Real Estate Center at Texas A&M University

The most recent Outlook for the Texas Economy report, also issued by the Texas A&M Real Estate Center, reinforces how much the housing boom is tied to the growing economy. Texas is leading the nation in real GDP growth last quarter, hitting 3.9 percent last quarter, more than double the 1.4 percent U.S. average.

Every major Texas city is posting at least a 3 percent growth rate, with Austin’s skyrocketing at 5.3 percent. And perhaps even more vital to the state’s hot property market, employment is also much healthier than the rest of the country. The state added 40,200 new jobs in June alone, part of the 168,000 added this year, and statewide unemployment dropped to 4.6 percent.

“The Texas economy consistently grows faster than the nation,” says Anil Kumar, an economic policy advisor and senior economist at the Federal Reserve Bank of Dallas. “It’s typically about one percentage point better than the nation, unless there’s some serious oil price collapse. This is the new normal going forward, as opposed to something that is approaching a correction.”

Kumar believes that homes may be overvalued, based on fewer housing starts, low interest rates, and rising income. But he doesn’t see evidence there’s any bubble about to burst.

In fact, many analysts see things getting even better in 2017. CBRE’s 2017 Texas Executive Brief predicts growth due to strong economic fundamentals in all the state’s big cities: Growth in Dallas justifies expansion and continues to attract new retailers; developers have confidence in Austin’s continued growth; and Houston has favorable demographics and “record-breaking” retail demand.

The boom has brought corporations and jobseekers to Texas in massive numbers. Since 2010, more than 800,000 people have moved into the Dallas area alone; that’s more than the population of Washington, D.C. Last year, the city’s population increased by 143,000, and of the eight largest cities for population growth in the U.S. last year, five of them (Dallas, Fort Worth, Houston, Austin, and San Antonio) are in Texas.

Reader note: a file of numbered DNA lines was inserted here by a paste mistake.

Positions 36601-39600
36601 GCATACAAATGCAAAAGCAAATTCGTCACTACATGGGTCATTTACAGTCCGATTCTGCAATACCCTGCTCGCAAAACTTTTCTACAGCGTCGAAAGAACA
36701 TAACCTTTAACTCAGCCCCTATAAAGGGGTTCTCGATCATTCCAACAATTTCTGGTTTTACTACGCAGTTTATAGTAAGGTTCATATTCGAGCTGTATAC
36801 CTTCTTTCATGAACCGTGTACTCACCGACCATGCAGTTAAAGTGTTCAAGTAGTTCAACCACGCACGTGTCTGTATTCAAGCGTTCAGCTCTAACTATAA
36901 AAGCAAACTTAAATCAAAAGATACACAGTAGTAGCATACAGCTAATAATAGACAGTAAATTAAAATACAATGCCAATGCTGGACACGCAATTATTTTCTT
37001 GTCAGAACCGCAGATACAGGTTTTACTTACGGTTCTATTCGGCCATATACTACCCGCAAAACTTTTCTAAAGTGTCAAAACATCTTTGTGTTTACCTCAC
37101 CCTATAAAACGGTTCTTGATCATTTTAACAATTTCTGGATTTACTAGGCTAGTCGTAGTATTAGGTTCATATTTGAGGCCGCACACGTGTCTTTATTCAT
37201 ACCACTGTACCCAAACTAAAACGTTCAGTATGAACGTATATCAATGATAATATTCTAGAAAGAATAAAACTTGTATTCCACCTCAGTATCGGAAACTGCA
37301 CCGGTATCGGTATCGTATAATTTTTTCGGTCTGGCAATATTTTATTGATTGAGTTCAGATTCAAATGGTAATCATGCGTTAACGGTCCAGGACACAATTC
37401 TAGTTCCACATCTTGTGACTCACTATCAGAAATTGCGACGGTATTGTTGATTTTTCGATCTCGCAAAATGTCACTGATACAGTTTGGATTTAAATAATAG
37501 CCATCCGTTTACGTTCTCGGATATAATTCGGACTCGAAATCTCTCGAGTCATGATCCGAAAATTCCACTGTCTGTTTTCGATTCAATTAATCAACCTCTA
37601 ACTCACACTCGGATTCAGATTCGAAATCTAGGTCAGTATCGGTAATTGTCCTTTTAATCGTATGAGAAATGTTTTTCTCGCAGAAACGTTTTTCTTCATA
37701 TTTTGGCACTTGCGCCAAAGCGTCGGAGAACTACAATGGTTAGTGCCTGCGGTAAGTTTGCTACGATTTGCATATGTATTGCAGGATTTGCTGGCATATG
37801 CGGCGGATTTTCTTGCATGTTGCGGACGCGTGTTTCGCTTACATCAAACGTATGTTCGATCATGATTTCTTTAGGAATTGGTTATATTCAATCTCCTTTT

Real Estate Center at Texas A&M University

Even despite this growth, Texas has many of the same housing problems plaguing the country. Affordability is a huge issue—Gaines estimates the state is 300,000 units short of fulfilling the demand for affordable housing, and stagnant wages dragged the Texas Housing Affordability Index to its lowest point since the housing crisis. In 2011, more than two-thirds of the Dallas metro housing stock was under $200,000. Now, it’s just 39 percent.

But in spite of the steady climb in prices, Texas is still a relative bargain compared to the rest of the U.S. The median price for a new home in Texas is $281,647, a fraction of what it costs in many metro areas, especially coastal ones. And that may be the true key to Texas’s long-term growth. Despite expanding cities and new housing starts, the Lone Star State has plenty of room to grow.

“The recession was irrational exuberance,” says Gaines. “What’s happening here is clearly based on fundamentals.”